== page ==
It finally happened. The late Dictator and deposed president Ferdinand E. Marcos was buried in secrecy and haste at the LNMB. People were caught unaware of the final details and schedule of his burial. Like a thief in the night, they say, the Marcos’ family executed what was still a highly contested Supreme Court ruling on matters of the late Dictator’s burial at the LNMB. As fast as they did it, so the mass protests erupted and culminated at the rallying of activists at the EDSA Shrine in the nation’s capital. The anger will not be abated. What surprised us all was the massive outpouring of anger from the new generations who were not born in the era of the Martial Law years nor the EDSA revolution period in the mid-80’s.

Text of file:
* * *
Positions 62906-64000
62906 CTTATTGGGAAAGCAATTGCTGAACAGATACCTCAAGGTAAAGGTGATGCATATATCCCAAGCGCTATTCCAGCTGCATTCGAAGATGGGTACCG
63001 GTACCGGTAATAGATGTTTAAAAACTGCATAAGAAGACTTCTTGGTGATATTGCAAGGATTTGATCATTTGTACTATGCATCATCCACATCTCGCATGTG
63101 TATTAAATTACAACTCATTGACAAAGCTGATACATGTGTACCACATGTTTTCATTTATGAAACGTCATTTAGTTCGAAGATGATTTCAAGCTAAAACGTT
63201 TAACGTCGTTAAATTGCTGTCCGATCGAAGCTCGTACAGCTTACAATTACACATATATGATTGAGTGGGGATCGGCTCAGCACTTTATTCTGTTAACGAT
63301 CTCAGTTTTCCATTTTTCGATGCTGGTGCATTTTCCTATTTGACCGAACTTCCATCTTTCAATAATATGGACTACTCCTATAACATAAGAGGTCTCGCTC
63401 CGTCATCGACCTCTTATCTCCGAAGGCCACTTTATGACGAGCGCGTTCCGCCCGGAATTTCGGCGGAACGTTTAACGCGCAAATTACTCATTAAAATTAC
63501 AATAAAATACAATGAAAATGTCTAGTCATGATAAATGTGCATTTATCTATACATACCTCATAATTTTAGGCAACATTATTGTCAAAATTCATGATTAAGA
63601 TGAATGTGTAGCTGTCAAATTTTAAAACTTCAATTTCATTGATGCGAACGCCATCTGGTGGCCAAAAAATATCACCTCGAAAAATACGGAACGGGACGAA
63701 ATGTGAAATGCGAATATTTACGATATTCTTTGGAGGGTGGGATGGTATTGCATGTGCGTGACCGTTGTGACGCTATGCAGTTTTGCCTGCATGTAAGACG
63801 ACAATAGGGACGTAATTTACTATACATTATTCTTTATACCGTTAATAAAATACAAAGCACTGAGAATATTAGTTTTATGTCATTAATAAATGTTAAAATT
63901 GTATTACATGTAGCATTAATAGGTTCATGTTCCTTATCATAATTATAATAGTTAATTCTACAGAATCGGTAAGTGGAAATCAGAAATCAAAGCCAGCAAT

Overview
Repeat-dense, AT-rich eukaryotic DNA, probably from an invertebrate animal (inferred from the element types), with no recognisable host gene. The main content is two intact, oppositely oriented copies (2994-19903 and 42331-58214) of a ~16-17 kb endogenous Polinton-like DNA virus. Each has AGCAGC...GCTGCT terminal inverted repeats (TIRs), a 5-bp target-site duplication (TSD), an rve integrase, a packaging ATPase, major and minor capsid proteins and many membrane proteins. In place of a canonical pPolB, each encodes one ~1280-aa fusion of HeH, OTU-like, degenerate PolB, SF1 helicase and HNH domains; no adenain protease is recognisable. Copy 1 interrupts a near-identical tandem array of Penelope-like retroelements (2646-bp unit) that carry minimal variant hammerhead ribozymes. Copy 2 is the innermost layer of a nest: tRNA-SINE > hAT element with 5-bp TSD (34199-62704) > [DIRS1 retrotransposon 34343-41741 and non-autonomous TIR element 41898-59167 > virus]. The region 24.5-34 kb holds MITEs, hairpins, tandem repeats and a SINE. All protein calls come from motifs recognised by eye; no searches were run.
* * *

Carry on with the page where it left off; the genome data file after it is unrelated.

I was born in 1970 and despite my parent’s alignment to the government and admiration to the Marcos’ touted “Golden Era” in Philippine administration (which only a few believe of course), I had been exposed to the debates, critiques and even protests against his dark regime. First, from older siblings who had the education and exposure to the Protest Movement’s influences. And finally, as a college student in the nation’s premier State University in the late 80s where everything is questioned, and serving the people’s interest came first as a dictum and value.
The nation is now gripped in a tense atmosphere. Even calls for his exhumation can be heard above the chorus of “Marcos’ Never a Hero” slogan. How can this be possible? Legal minds and lawmakers are saying that the SC Decision was not yet final and executory, hence the opportunity to file protests against the ruling.
Philippine democracy is once more in a crucible.